Nagoya 2019 Draft Preview: The Three Divisions of Makuuchi
With the opening weekend of Nagoya 2019 approaching, it's time to consider some draft approaches for the basho. If you have a wide-open draft, you probably want to pick the top-ranker most likely to win the yusho. If you've got keepers, you're probably looking for a steal lower down the banzuke. No matter what you're looking for, though, interpreting the banzuke is key to drafting. And perhaps its best to understand that while Makuuchi is the top division of sumo, it is really three divisions in one.
42 rikishi are in Makuuchi, and in theory all of them are competing against each other for the yusho. But they will only get 15 matches in a basho, which means they aren't literally competing against the other 41. Instead, they compete against the rikishi most similar to them in rank. The top 16 will all face each other, the bottom 16 will all face each other, and the other ten fill in the gaps. That's not literally how it works because stablemates can't face each other, guys go kyujo, and the last few days tend to see matchups designed around records rather than rank. Still, a Maegashira 15 is almost certainly not going to face a Yokozuna.
Nagoya is, generally speaking, an odd basho. This one has an odd banzuke going in, because much of the lower Maegashira ranks performed rather poorly and there were strange groupings of records. So there were some overpromotions and odd assemblages in the rankings. That makes it even more important to look at the three tiers of the Banzuke.
Tier-One: Sanyaku and the Joi-jin
The top four named ranks in sumo, Yokozuna, Ozeki, Sekiwake, and Komusubi, are specially named ranks and collectively known as the Sanyaku. You have to be officially promoted to Yokozuna and Ozeki by difficult standards and don't get automatically demoted with a losing record. (And Yokozuna can't be demoted.) Yet even the Sekiwake and Komusubi, who are subject to promotion and relegation, only get there by winning consistently.
There are only ten Sanyaku wrestlers for Nagoya, so the six wrestlers in the Maegashira 1 to 3 slots round out the top tier. This is why Maegashira 1 to 3 are probably best avoided. They are the "joi-jin," which basically means "top rankers." Sanyaku rikishi don't usually count in that, because they have their own name. The joi-jin will almost always be facing someone of better rank. Even wrestlers like Hokutofuji, Endo, and Daieisho, who have held steady at these ranks, are okay bets to put up 7 to 8 wins but unlikely to rack up double digits. This is why you could be hopeful about Asanoyama's new highest rank at Maegashira 1 after his Yusho win in May, but he is facing tougher competition than he's ever seen.
There is a good reason why the worst historical performance comes from the upper Maegashira ranks. Those unlucky rikishi ranked in the joi will face people who are just plain better than they are. A Maegashira gets a bonus for beating a Yokozuna because it's a relatively shocking event. Yokozuna and Ozeki beat Maegashira, no matter how high ranked.
The slots from Maegashira 4 to Maegashira 8 are in the no-man's land of Sumo. While being in a slot with a more fortunate schedule than those right above them, they also are facing a relatively tough slate. Additionally, they will be called upon to face those above them if anyone goes kyujo or to fill in the matchups that are precluded by the ban on stablemates competing. Tochinoshin and Aoiyama are both in Kasuagano-beya, while Daieisho and Endo are both Oitekaze men. That means Meisei and Ichinojo will probably face one or two of those competitors.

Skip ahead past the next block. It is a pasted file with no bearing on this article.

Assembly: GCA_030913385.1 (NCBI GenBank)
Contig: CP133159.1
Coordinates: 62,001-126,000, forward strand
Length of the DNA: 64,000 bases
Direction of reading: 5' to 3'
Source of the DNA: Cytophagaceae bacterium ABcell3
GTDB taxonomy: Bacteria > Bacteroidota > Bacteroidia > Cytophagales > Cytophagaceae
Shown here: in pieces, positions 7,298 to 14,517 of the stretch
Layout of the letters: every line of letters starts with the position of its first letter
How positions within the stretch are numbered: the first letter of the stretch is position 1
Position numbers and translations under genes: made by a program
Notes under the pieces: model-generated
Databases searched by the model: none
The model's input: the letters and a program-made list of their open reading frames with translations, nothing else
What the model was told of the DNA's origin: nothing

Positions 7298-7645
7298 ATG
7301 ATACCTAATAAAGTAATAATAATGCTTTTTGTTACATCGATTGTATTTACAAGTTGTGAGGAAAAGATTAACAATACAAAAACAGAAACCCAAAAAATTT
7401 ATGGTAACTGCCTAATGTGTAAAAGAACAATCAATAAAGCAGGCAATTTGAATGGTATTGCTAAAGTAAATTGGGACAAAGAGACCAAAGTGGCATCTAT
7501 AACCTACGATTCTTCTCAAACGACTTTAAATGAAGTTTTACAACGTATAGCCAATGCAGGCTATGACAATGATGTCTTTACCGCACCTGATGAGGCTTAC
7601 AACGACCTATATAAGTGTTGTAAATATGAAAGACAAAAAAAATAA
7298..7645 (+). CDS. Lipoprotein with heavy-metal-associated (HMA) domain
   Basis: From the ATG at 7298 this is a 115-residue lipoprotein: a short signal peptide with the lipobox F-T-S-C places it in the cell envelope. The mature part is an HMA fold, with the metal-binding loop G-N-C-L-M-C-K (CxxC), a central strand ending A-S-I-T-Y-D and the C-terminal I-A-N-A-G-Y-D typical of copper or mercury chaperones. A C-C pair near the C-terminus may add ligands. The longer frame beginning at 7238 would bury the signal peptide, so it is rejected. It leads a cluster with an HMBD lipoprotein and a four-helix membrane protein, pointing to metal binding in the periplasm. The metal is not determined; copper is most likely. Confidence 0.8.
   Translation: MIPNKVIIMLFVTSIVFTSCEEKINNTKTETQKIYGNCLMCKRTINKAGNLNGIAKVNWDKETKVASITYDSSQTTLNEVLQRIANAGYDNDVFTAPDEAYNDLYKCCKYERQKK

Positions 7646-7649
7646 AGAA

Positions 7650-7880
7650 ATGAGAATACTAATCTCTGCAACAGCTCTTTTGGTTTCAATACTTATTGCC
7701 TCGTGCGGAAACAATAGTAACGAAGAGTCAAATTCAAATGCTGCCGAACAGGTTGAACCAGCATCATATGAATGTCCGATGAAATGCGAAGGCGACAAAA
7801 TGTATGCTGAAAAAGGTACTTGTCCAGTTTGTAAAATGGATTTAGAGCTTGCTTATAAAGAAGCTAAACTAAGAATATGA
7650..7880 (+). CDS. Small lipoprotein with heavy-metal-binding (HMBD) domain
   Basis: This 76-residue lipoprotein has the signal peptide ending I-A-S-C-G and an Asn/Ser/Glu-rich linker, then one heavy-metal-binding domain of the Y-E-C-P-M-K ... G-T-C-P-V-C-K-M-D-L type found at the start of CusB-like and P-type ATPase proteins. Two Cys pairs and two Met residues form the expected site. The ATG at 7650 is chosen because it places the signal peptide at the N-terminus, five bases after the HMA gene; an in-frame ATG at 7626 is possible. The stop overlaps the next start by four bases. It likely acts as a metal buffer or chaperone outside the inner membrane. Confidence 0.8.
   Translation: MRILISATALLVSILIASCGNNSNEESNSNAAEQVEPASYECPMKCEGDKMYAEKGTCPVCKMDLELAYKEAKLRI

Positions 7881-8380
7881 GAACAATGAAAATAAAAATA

The other thing about Mid-Maegashira is that it's maybe the most competitive day-to-day. This is a mix of veterans with enough ability left to compete at a decent level (Kotoshogiku, Chiyotairyu, and Myogriyu) and emerging rikishi trying to establish themselves at a new level (Meisei, Shimanoumi, and Tomokaze). They would all like to pop into the lower Sanyaku, so each match is a real battle.
The talent and ability levels are fairly even here, although there are still some wrestlers who can shine. Usually when they do, it's an invite to step up a level. Yet they also seem to have their record dotted with, if not upsets, at least wins that don't make sense after the basho is done and we see both men's records.
Tier Three: Bottom of the Banzuke
The final 16 men on the Banzuke, in Nagoya 2019's case Maegashira 9 through 16, are their own small grouping. There are three ways rikishi get here. The first is by performing well enough in Juryo to shoot up into Makuuchi. The second is by getting beaten heavily at upper or mid-Maegashira. The third is by holding steady after one of the first two.
Records can be all over the map at any rank, but the Bottom seems to always have someone getting double digit wins and double digit losses. Clearly this is a way station for certain rikishi who are really a level above. Yet it also is a rude wake up call for plenty of wrestlers.
That's not always based on their rank and performance at a previous basho. If someone falls because of injury, like Kaisei right now, they could right the ship and dominate. Someone like Takagenji who rocketed up from Juryo might struggle facing Makuuchi wrestlers for the first time. Or maybe Kaisei will continue his slide and Takagenji will surprise most of his opponents.
The key to winning in Fantasy Basho isn't getting one excellent performer, but selecting two or three. If you could find the one who would win ten or more matches in each tier, you'd be set. Of course, that's the actual tricky part.